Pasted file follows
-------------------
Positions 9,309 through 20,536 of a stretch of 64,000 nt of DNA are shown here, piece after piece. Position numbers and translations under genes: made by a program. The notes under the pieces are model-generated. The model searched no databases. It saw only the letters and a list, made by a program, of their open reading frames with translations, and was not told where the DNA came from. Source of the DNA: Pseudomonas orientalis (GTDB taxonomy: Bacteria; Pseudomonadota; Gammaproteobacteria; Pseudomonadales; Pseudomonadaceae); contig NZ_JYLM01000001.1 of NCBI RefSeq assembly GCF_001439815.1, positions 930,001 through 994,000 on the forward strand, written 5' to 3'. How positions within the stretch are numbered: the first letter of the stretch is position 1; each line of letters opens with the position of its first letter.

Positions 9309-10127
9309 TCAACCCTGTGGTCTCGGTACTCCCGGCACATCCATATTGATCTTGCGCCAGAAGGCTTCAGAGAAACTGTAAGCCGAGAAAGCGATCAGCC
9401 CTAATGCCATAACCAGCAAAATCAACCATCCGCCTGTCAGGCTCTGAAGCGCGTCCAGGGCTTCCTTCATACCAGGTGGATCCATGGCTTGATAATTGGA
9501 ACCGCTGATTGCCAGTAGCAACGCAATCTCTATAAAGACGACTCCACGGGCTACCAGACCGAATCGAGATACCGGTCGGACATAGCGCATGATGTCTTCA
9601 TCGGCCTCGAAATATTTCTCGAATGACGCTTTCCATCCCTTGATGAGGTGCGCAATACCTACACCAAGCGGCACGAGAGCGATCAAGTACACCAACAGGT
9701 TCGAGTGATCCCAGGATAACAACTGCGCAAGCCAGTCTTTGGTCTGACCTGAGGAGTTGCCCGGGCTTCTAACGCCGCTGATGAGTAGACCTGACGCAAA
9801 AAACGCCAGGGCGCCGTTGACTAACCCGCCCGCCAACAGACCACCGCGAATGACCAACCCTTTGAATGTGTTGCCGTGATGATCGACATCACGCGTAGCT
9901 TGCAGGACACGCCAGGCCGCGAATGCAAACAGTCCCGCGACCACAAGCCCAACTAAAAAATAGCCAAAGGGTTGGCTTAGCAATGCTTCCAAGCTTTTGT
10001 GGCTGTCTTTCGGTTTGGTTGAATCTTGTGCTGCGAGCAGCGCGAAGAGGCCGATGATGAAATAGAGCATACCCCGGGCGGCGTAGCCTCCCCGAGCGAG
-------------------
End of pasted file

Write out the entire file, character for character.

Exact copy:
Positions 9,309 through 20,536 of a stretch of 64,000 nt of DNA are shown here, piece after piece. Position numbers and translations under genes: made by a program. The notes under the pieces are model-generated. The model searched no databases. It saw only the letters and a list, made by a program, of their open reading frames with translations, and was not told where the DNA came from. Source of the DNA: Pseudomonas orientalis (GTDB taxonomy: Bacteria; Pseudomonadota; Gammaproteobacteria; Pseudomonadales; Pseudomonadaceae); contig NZ_JYLM01000001.1 of NCBI RefSeq assembly GCF_001439815.1, positions 930,001 through 994,000 on the forward strand, written 5' to 3'. How positions within the stretch are numbered: the first letter of the stretch is position 1; each line of letters opens with the position of its first letter.

Positions 9309-10127
9309 TCAACCCTGTGGTCTCGGTACTCCCGGCACATCCATATTGATCTTGCGCCAGAAGGCTTCAGAGAAACTGTAAGCCGAGAAAGCGATCAGCC
9401 CTAATGCCATAACCAGCAAAATCAACCATCCGCCTGTCAGGCTCTGAAGCGCGTCCAGGGCTTCCTTCATACCAGGTGGATCCATGGCTTGATAATTGGA
9501 ACCGCTGATTGCCAGTAGCAACGCAATCTCTATAAAGACGACTCCACGGGCTACCAGACCGAATCGAGATACCGGTCGGACATAGCGCATGATGTCTTCA
9601 TCGGCCTCGAAATATTTCTCGAATGACGCTTTCCATCCCTTGATGAGGTGCGCAATACCTACACCAAGCGGCACGAGAGCGATCAAGTACACCAACAGGT
9701 TCGAGTGATCCCAGGATAACAACTGCGCAAGCCAGTCTTTGGTCTGACCTGAGGAGTTGCCCGGGCTTCTAACGCCGCTGATGAGTAGACCTGACGCAAA
9801 AAACGCCAGGGCGCCGTTGACTAACCCGCCCGCCAACAGACCACCGCGAATGACCAACCCTTTGAATGTGTTGCCGTGATGATCGACATCACGCGTAGCT
9901 TGCAGGACACGCCAGGCCGCGAATGCAAACAGTCCCGCGACCACAAGCCCAACTAAAAAATAGCCAAAGGGTTGGCTTAGCAATGCTTCCAAGCTTTTGT
10001 GGCTGTCTTTCGGTTTGGTTGAATCTTGTGCTGCGAGCAGCGCGAAGAGGCCGATGATGAAATAGAGCATACCCCGGGCGGCGTAGCCTCCCCGAGCGAG